Soccer is the world’s most popular sport. Fans all over the globe literally live and die by their teams, and some countries have actually gone to war over it — all this for a sport which requires little more in the way of equipment than two feet and a ball. Experience the thrills, the passion, the artistry and the unparalleled dedication of soccer fans worldwide by taking a brief look at the world’s best soccer stadiums. Note that the season in most European leagues begins in the fall and carries into early spring, while in Latin America the situation is reversed, with play beginning in the spring.
Buenos Aires, Argentina
The Boca neighborhood of Buenos Aires is known throughout the world for two things — the tango and the Boca Juniors soccer team. And as far as Boca’s avid, working-class fans are concerned, the two are one in the same. La Bombonera (in English, “the candy dish”) will never win any beauty prizes, and fans used to North American and European stadium amenities will feel out of place here. Instead, what visitors will find is the passion that makes soccer the most popular sport in the world.
What’s Cool: Boca forward Martin Palermo seems to think of a unique celebration every time he scores a goal, and he scores a lot of goals.
San Siro has the good fortune to be the home of two of the biggest sports teams in the world: AC Milan and Internazionale (better known simply as “Inter”). The rectangular stadium, which seats 85,500, has a distinctive Plexiglas roof supported by huge concrete cylinders at each corner. The fan culture in Italy is the best in the world — choreographed chants, massive banners covering the entire deck of San Siro, and fireworks and flares after a scored goal are just some of the facets of a typical Italian league game.
What’s Cool: The fans, the fans, and the fans: the most spirited in the world — often imitated, never copied.
Estadio Vasco da Gama
Rio de Janeiro, Brazil
The English may have invented the sport, but none would dispute that el jogo bonito (the beautiful game) has found its true home in Brazil. Estadio Vasco da Gama, an intimate 40,000-seat stadium, is the home ground for Rio de Janeiro’s Vasco da Gama soccer club, one of the most successful in all of Brazil.
What’s Cool: Vasco played an instrumental role in breaking the color barrier in Brazilian soccer by signing players of African descent in the 1920s.
Chelsea Football Club play smack dab in the middle of swinging London, home to many trendy bars and restaurants. The stadium, called Stamford Bridge, was built in 1904 and offers a cozy atmosphere with a capacity of 42,055. The past decade has been the most successful period in Chelseas history. “The Blues” won Premier League titles in 2005 and 2006 and reached their first UEFA Champions League final in 2008. The Bridge is a stylish stadium for a stylish team.
What’s Cool: It’s like Fenway Park, only with action and noise included.
Allianz Arena, home to FC Bayern Munich and TSV 1860 Munich, is one of the most exciting new soccer stadiums in the world. Built for the 2006 World Cup, its most characteristic feature is its outer covering — 2,784 diamond-shaped plastic cushions inflated by a constant stream of warm air, and illuminated by 5,344 lamps. On game nights, depending on which team is playing, the entire building glows: red for Bayern, blue for 1860 Munich and white when the arena hosts Germanys national squad. Not only is the stadium cool, but tenants FC Bayern Munich have been known to put on a show for the fans. Bayern has won a record 21 German league titles and four European Championships.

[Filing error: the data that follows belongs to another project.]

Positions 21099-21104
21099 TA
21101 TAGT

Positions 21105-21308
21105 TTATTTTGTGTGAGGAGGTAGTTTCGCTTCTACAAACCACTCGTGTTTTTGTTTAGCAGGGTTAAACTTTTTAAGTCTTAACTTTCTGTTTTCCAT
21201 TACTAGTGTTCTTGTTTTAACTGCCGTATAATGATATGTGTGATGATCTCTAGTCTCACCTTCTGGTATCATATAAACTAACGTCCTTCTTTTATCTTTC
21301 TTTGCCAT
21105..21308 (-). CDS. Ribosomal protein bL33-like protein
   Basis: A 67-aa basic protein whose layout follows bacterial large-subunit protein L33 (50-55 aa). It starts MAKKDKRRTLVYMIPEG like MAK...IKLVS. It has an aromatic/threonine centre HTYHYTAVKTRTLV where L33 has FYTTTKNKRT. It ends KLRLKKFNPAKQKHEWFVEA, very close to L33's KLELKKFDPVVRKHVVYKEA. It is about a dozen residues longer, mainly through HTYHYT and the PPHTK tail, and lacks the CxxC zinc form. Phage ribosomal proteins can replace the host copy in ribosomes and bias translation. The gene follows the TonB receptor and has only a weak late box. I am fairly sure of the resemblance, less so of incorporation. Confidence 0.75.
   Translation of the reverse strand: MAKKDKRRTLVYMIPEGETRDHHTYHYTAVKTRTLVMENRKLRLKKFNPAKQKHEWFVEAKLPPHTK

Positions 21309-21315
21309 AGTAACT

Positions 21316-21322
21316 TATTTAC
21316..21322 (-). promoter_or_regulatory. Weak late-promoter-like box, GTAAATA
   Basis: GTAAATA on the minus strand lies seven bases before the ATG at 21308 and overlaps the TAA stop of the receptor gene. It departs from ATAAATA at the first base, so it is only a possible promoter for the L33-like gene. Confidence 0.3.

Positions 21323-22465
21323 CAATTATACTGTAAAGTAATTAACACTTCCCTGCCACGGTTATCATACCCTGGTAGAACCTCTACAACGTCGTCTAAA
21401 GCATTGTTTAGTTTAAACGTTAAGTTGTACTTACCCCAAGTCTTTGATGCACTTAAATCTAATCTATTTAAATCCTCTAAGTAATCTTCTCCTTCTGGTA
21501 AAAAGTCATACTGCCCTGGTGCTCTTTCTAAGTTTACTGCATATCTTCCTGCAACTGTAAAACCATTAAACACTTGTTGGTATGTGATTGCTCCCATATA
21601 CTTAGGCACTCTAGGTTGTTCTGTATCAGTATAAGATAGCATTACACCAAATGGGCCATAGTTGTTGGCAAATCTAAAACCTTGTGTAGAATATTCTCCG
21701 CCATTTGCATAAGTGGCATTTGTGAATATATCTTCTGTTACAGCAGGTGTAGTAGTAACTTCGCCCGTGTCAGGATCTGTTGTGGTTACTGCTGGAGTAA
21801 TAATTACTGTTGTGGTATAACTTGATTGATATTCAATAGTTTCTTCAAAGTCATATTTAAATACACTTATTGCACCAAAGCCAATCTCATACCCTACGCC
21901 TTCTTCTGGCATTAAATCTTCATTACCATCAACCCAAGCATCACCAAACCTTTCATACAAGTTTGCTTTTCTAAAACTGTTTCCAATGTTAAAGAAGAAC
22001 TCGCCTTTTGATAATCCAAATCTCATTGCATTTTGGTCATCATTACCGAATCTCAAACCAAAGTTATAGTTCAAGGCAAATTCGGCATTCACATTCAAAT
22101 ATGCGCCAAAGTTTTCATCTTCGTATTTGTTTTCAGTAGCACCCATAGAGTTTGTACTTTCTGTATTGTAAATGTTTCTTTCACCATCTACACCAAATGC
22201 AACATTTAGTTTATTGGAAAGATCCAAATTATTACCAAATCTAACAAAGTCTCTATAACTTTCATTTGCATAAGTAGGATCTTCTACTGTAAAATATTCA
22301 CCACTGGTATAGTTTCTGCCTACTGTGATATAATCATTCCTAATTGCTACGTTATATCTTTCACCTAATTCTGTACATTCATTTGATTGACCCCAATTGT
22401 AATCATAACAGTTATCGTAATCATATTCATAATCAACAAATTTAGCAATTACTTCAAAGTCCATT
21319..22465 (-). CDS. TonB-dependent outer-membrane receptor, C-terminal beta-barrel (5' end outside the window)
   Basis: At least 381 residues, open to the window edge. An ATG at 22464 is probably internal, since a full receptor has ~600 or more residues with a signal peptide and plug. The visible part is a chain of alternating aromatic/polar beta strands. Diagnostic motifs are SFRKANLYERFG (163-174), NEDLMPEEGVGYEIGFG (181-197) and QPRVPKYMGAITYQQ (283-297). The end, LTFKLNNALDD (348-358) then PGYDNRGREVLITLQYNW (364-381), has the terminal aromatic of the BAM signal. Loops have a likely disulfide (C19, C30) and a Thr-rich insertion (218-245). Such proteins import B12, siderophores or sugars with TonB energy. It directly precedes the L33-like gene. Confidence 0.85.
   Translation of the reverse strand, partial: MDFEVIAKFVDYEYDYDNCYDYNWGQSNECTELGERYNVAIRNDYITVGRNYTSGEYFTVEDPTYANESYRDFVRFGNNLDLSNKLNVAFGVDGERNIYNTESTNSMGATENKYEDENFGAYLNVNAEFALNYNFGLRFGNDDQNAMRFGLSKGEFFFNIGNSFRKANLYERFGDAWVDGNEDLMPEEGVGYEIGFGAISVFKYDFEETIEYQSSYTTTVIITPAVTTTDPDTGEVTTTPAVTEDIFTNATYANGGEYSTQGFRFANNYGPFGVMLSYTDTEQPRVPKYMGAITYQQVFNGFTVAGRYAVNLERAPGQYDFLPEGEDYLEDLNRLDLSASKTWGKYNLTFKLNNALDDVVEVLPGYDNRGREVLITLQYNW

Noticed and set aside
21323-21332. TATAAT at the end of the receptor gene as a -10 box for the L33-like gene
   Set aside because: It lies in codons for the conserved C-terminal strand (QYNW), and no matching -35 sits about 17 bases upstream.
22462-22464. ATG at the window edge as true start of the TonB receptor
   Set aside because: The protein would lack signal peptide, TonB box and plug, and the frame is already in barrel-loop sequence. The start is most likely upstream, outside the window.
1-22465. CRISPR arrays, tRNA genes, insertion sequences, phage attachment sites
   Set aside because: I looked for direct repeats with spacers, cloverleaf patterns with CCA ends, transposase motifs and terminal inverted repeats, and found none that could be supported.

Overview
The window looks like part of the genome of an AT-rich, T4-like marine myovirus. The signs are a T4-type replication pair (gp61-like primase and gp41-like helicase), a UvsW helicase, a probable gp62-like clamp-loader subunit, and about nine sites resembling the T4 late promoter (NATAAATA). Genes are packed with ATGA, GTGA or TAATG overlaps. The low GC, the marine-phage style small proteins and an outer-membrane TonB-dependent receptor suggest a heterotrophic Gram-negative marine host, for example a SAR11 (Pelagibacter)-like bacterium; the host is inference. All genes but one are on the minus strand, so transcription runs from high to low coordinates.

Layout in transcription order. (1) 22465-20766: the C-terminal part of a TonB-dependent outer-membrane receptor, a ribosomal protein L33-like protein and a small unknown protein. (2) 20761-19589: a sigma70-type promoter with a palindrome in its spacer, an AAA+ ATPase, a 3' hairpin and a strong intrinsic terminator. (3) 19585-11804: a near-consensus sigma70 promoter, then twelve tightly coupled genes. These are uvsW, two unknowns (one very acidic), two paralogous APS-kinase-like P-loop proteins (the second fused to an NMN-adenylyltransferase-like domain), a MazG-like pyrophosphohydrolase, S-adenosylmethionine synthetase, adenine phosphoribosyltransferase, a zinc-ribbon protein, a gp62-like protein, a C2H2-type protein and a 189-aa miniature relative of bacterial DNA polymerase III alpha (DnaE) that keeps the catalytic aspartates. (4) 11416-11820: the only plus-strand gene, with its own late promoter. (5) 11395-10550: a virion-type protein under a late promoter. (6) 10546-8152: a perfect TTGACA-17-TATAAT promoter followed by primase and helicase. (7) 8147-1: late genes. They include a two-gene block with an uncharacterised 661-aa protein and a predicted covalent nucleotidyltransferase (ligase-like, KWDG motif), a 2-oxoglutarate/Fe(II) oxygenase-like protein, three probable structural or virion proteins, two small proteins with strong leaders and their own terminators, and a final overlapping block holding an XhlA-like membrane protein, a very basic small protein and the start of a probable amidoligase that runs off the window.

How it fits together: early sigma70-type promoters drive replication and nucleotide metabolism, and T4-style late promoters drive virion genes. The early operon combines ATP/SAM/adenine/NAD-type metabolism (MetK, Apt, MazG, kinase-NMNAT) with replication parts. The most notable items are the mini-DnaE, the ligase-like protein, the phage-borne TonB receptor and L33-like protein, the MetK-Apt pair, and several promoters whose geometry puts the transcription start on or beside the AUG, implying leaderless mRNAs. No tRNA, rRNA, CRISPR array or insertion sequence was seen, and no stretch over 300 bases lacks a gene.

What’s Cool: This stadium is a work of art that needs to be seen to be believed.
A trip to the cold north of Britain to see the Glasgow Rangers Football Club is sure to “put some hairs on yer wee chest.” At Ibrox, 50,500 Rangers fanatics have created one of the most fervent, electric match-day atmospheres in the entire world, and it’s worth a look. Although fans of cross-town rival Glasgow Celtic will beg to differ (will insist on differing, in fact), Rangers FC are the class leaders of Scottish soccer, having won multiple titles.
What’s Cool: Rangers fans love to sing, and their songs are just that — actual songs with melodies, not chants.
Barcelona is the capital of Catalonia, and FC Barcelona is the de facto Catalonian national team. The matches against rival Real Madrid stir up nationalistic passions throughout the region, the result of a schism dating at least to the Spanish Civil War and the autocratic regime of General Francisco Franco. Barcelona is one of the biggest and richest sports teams in the world and plays in the grandest stadium in Europe, the 118,000 seat Nou Camp. Nearly all of the world’s best players have displayed their skills at Nou Camp, and if they haven’t, they probably dream of doing so some day.
What’s Cool: If you attend only one soccer game in your lifetime, see FC Barcelona versus Real Madrid at Nou Camp in Barcelona.